The True Feminism of ‘Wonder Woman’

Now that the film has been adequately criticized and praised for its depiction of women, it’s worth mentioning what both sides agree on—the movie's portrayal of equality.

When the filming of “Wonder Woman” was announced, the superhero community worried that the movie would be one that followed the “girls rule and boys drool” school of thought. But, while the summer blockbuster could have easily veered in the direction of preaching female empowerment while bashing men, “Wonder Woman” ended up being a model of modern feminism, at least in one way, in its depiction of women and men working together to save the day.

Showcasing female empowerment is not a bad thing; in fact, quite the opposite—it’s refreshing that audiences finally have a female lead in a major motion superhero film. However, often in works of art that highlight the rise of women, their spotlight comes at the expense of male agency, which results in men being made to feel bad about being men. “Wonder Woman,” on the other hand, in its depiction of both sexes working together as equals, is a representation of the heart of feminism.

The record-breaking movie follows Princess Diana of Themyscira, who is part of a tribe of insanely badass women, the Amazons. Her land is invaded by German troops who are chasing after an American spy, Steve Trevor, who is actually working for the British. Steve accidentally flies into “no-man’s land,” inadvertently crashing his plane into the water surrounding Themyscira. After the German men enter her land, Diana is introduced to the horrors of WWI that are happening beyond her world. She decides to help Steve in the war and to take down Ares, the god of war, whom Diana believes is causing all the mayhem. As the story progresses, the film shows Diana, with Steve, fighting the bad guys, and the plot repeatedly emphasizes their complementary, equal natures. Along the way, as they fight to save the world and shed their respective naiveté, audiences see the two of them working to understand each other.

Chris Pine and Gal Gadot in “Wonder Woman” (Image via IGN)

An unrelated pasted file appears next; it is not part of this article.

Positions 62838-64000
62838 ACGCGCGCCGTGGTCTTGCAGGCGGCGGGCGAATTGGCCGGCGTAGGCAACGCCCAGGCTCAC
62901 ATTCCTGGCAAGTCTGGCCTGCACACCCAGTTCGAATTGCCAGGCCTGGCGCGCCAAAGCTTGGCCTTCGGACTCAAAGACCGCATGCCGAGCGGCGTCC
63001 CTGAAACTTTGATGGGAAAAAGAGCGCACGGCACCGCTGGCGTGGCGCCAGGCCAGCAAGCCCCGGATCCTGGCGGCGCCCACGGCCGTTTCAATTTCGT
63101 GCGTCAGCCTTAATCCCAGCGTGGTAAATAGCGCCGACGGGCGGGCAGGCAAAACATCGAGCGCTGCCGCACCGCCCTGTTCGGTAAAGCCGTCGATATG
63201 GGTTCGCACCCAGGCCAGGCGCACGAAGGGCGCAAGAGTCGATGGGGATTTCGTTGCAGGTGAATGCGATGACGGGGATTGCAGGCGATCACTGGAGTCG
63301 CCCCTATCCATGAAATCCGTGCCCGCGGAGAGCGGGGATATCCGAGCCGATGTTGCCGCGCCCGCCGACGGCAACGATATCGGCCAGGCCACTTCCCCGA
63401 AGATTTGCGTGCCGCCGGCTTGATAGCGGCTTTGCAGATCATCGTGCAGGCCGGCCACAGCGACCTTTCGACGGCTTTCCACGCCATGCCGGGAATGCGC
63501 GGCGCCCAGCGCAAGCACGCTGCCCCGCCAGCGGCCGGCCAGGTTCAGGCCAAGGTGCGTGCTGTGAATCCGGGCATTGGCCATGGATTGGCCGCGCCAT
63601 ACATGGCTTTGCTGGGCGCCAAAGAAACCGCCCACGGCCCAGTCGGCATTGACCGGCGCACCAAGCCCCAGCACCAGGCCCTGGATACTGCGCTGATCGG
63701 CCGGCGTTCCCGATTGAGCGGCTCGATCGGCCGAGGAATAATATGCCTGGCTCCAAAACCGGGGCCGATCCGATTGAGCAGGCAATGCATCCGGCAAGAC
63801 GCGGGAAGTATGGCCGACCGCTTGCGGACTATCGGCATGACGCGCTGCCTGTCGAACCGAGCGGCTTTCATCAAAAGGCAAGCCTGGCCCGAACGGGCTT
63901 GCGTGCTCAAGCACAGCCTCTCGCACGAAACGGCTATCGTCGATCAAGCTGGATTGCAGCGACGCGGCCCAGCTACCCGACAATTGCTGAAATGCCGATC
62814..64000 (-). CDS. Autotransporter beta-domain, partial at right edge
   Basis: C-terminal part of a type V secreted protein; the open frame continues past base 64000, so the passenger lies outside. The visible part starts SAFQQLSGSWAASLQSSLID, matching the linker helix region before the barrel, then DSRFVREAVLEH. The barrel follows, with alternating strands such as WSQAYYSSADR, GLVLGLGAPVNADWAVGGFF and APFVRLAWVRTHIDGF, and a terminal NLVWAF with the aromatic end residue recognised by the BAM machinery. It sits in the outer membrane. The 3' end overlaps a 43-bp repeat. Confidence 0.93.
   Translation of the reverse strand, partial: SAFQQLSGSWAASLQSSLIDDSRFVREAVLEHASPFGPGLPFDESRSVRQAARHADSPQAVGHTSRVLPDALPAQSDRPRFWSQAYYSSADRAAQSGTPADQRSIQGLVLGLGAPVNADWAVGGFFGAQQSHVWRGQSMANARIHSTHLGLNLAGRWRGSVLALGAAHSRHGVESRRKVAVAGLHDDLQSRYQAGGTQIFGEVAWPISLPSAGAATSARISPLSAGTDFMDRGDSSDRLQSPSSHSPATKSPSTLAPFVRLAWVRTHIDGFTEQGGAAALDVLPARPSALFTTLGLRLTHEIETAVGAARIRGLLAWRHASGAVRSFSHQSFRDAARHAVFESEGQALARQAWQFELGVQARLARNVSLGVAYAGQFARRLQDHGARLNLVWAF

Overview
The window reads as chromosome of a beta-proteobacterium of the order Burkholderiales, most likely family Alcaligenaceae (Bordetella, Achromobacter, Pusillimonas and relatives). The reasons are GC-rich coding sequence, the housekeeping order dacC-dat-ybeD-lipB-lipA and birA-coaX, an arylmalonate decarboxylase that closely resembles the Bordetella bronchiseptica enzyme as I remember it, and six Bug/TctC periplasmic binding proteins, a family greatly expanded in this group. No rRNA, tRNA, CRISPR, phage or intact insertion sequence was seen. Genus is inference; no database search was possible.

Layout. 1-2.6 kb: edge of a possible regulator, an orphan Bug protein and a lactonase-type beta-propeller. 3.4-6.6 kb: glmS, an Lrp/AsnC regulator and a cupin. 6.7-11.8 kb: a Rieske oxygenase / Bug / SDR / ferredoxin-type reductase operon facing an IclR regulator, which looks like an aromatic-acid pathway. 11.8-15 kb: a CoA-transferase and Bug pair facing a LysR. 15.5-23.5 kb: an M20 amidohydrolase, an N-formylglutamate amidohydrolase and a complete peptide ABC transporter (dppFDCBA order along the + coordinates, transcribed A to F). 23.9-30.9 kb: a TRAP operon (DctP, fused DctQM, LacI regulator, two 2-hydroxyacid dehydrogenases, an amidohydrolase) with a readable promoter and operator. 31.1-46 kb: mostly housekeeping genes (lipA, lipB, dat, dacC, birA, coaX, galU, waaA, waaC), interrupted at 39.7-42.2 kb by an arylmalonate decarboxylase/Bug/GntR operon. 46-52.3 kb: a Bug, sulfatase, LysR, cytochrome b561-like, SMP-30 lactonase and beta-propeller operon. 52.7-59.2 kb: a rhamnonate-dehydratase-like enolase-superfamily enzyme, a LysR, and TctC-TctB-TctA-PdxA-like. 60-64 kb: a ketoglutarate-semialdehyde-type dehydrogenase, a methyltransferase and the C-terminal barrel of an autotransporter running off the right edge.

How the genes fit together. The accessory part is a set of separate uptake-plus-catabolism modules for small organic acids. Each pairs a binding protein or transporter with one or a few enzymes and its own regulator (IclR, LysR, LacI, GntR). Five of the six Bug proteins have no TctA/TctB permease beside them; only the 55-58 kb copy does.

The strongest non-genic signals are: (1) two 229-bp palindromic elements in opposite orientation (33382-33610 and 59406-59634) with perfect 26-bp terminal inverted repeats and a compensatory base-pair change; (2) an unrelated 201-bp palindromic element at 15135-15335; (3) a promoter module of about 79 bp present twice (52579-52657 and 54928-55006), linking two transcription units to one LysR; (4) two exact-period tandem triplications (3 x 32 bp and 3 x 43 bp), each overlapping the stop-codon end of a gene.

The first time moviegoers see the power balance between the heroine and hero is when Diana saves Steve from his plane crash near the beginning of the film. Once Steve enters Themyscira, or “no-man’s land,” the plane he is flying to escape the German soldiers crashes into the ocean. Diana, in all her badass glory, jumps off a cliff and dives headfirst into the water. She rescues him “The Little Mermaid” style, by dragging him from the water and placing him safely on land.

Throughout the film, audiences see Diana and Steve, with some of Steve’s army buddies, going against German troops. Halfway through, the group finds itself stuck in British trenches fighting the Germans. Because of the topography of trench warfare and the fact that the Germans are poised to shoot anything that emerges from the British trenches, the Queen’s infantry, as well as a smattering of civilians, find themselves unable to make any headway. Then, in another moment of female badass-ery, Diana steps out of the trenches and fights off gun-fire with her magic cuffs, which are appropriately called the Bracelets of Submission, while Steve and his gang of misfits rush around Diana and invade the German trenches. As a result, the group saves the civilians who were stuck in the British ditches. The scene perfectly illustrates the two groups working together, despite the fact that, at the beginning of the film, Steve’s fellow soldier think little of Diana; but, once they see her in action, they change their minds, a small reminder that open-mindedness is an important component of equality.